Indiana "risk averse," says historian
INDIANAPOLIS — Gov. Mitch Daniels sits in his grand cave of a Renaissance Revival office and reviews Indiana’s economic fortunes, his self-effacing manner not entirely disguising satisfaction. The state’s pension funds are relatively healthy, the unemployment rate is dropping slowly and per capita income is ticking up, slowly....
Indiana’s history shapes its response to economic crisis. It experienced a vast speculative financial collapse in the 19th century, known as the Failure. In 1851, in the angry aftermath, its leaders were among the first in the nation to enact a balanced-budget requirement.
The state’s DNA has remained conservative and cautious ever since.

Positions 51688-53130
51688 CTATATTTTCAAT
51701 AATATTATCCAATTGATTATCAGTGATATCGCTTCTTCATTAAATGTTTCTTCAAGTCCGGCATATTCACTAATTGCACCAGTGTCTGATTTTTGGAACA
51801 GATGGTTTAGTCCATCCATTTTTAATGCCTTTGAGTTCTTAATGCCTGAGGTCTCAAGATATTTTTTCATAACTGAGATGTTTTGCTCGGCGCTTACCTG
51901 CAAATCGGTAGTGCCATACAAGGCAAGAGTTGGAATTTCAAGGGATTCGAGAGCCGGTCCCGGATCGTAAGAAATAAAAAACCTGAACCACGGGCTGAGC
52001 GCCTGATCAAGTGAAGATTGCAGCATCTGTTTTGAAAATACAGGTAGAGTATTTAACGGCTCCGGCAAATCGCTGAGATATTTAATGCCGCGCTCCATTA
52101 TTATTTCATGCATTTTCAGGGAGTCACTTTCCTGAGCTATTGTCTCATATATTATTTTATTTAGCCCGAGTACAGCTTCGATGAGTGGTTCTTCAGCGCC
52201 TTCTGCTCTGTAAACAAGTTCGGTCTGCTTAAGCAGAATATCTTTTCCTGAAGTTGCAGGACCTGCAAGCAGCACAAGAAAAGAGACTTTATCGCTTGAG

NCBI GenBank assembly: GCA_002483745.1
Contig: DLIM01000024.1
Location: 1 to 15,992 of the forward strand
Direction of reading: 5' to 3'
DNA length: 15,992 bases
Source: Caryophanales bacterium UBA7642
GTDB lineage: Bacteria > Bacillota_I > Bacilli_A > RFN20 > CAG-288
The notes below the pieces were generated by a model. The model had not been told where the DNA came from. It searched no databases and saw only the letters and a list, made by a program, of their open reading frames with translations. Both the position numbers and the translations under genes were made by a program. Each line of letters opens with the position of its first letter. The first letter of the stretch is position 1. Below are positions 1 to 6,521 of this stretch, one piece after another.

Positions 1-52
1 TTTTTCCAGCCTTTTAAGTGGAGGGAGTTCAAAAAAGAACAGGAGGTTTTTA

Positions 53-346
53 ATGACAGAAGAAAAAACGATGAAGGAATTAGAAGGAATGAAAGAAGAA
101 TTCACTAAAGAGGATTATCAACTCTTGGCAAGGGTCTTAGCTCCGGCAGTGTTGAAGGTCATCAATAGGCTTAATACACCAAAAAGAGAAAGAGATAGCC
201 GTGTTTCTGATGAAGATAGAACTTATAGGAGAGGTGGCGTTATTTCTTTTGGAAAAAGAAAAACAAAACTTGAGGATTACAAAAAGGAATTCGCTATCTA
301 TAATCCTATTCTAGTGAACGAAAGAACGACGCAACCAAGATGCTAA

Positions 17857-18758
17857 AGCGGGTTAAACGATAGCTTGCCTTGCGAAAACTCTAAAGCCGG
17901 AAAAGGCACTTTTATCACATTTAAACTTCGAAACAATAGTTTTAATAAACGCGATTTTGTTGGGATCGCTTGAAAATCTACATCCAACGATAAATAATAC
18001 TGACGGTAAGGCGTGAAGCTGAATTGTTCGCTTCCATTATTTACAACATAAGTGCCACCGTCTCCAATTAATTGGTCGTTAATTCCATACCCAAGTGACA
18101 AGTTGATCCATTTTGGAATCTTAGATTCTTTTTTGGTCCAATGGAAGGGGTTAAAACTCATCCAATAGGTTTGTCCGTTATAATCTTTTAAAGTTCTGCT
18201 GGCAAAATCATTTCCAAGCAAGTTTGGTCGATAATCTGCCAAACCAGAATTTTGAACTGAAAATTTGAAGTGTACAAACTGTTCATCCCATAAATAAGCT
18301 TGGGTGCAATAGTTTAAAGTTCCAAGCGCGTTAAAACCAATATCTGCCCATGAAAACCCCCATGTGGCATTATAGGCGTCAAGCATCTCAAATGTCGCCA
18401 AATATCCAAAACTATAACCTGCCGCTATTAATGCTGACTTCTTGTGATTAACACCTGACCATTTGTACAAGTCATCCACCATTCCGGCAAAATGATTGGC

“Indiana is risk averse; it’s in the soil and the air,” said James H. Madison, a history professor at Indiana University Bloomington. “You add that to a moderate political orientation, and liberal welfare legislation is not highly regarded.”...
comments powered by Disqus
- National Security Archive Sues State Department Over Kissinger Telephone Messages
- White House March to stop ISIS from destroying what remains of Mesopotamian Civilization
- Scholars, Writers and Thinkers Call for Academic Freedom in Thailand
- Stanford’s Ian Morris says technology is changing the human animal
- Yale historian traces the establishment of slavery plantations to a taste for sugar